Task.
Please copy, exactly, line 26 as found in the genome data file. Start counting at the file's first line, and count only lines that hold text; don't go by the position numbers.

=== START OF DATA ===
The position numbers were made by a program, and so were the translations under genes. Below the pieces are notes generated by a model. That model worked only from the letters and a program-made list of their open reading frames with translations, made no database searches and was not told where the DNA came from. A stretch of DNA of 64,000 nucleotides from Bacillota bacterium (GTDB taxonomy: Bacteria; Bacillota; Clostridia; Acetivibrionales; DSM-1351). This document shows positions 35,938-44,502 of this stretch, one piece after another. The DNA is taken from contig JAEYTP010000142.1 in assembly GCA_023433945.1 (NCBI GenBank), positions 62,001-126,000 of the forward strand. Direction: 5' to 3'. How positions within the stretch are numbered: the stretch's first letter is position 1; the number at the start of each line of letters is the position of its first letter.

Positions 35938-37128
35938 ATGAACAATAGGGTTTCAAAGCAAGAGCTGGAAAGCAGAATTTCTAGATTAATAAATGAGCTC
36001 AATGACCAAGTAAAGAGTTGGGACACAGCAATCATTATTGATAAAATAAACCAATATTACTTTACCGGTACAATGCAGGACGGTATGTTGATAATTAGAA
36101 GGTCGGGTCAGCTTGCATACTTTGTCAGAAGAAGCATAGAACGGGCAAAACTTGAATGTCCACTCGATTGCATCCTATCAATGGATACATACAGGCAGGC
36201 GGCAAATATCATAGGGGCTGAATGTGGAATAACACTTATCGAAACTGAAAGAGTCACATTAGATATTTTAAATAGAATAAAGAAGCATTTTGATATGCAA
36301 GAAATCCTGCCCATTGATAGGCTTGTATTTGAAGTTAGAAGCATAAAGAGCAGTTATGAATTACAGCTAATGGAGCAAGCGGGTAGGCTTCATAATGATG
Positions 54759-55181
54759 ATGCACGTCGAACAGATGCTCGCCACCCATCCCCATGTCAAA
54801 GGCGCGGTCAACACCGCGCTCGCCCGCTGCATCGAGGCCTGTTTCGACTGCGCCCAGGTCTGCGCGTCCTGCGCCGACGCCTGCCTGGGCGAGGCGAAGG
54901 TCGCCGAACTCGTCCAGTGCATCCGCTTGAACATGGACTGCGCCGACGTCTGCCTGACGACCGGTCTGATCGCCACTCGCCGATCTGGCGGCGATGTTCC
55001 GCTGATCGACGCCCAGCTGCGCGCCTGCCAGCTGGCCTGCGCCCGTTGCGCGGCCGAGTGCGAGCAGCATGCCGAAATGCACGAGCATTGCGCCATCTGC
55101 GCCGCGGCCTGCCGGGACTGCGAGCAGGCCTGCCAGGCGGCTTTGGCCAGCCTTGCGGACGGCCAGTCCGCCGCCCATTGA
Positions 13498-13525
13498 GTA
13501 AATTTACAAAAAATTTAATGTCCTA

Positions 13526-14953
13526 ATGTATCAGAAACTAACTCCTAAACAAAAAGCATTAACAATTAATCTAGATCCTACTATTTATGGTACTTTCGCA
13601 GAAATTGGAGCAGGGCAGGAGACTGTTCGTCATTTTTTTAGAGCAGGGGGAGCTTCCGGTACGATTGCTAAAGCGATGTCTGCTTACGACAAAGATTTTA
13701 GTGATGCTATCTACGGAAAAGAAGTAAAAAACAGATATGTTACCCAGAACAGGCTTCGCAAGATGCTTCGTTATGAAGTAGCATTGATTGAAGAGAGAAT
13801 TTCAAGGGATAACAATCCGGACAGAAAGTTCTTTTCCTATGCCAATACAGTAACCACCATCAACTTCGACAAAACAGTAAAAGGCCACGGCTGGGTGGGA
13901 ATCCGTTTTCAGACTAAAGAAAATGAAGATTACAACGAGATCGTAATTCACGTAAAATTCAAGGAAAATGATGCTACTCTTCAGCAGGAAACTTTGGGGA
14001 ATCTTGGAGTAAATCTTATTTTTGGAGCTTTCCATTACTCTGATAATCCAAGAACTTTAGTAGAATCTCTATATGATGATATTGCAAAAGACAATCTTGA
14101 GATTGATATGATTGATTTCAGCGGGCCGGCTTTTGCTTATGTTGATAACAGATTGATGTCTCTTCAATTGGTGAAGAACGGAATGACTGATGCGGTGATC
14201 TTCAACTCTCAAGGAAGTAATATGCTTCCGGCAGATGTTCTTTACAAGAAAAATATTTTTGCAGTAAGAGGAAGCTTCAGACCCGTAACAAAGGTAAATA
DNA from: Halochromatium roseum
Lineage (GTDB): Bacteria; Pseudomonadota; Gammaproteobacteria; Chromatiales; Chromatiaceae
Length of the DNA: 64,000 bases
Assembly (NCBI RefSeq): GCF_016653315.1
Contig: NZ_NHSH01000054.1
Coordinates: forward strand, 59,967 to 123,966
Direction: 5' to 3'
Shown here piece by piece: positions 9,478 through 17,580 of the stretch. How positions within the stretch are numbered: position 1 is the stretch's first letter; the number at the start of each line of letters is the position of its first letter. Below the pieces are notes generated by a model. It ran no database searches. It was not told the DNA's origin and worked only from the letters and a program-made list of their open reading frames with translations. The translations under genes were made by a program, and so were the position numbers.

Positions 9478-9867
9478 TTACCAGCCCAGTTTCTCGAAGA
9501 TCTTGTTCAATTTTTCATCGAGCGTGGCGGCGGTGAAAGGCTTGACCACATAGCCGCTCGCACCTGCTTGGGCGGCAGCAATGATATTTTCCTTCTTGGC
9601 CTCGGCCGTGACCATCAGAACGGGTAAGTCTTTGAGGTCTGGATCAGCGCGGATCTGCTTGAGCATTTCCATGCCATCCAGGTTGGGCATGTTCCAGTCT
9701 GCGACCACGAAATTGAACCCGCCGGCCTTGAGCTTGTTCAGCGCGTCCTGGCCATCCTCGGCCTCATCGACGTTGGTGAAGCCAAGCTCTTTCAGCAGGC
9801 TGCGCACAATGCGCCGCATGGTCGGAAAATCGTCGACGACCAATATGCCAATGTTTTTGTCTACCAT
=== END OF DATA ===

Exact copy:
DNA from: Halochromatium roseum